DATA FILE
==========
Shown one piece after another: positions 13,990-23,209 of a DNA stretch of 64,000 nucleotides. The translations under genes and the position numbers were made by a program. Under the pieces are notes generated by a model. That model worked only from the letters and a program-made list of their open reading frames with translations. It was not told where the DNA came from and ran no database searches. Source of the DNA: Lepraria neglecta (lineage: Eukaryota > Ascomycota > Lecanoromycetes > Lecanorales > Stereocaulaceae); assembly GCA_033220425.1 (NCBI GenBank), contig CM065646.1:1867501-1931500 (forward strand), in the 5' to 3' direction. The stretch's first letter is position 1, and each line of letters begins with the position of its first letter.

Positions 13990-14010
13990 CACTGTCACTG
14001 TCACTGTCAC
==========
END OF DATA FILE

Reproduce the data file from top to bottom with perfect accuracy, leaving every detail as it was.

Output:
Shown one piece after another: positions 13,990-23,209 of a DNA stretch of 64,000 nucleotides. The translations under genes and the position numbers were made by a program. Under the pieces are notes generated by a model. That model worked only from the letters and a program-made list of their open reading frames with translations. It was not told where the DNA came from and ran no database searches. Source of the DNA: Lepraria neglecta (lineage: Eukaryota > Ascomycota > Lecanoromycetes > Lecanorales > Stereocaulaceae); assembly GCA_033220425.1 (NCBI GenBank), contig CM065646.1:1867501-1931500 (forward strand), in the 5' to 3' direction. The stretch's first letter is position 1, and each line of letters begins with the position of its first letter.

Positions 13990-14010
13990 CACTGTCACTG
14001 TCACTGTCAC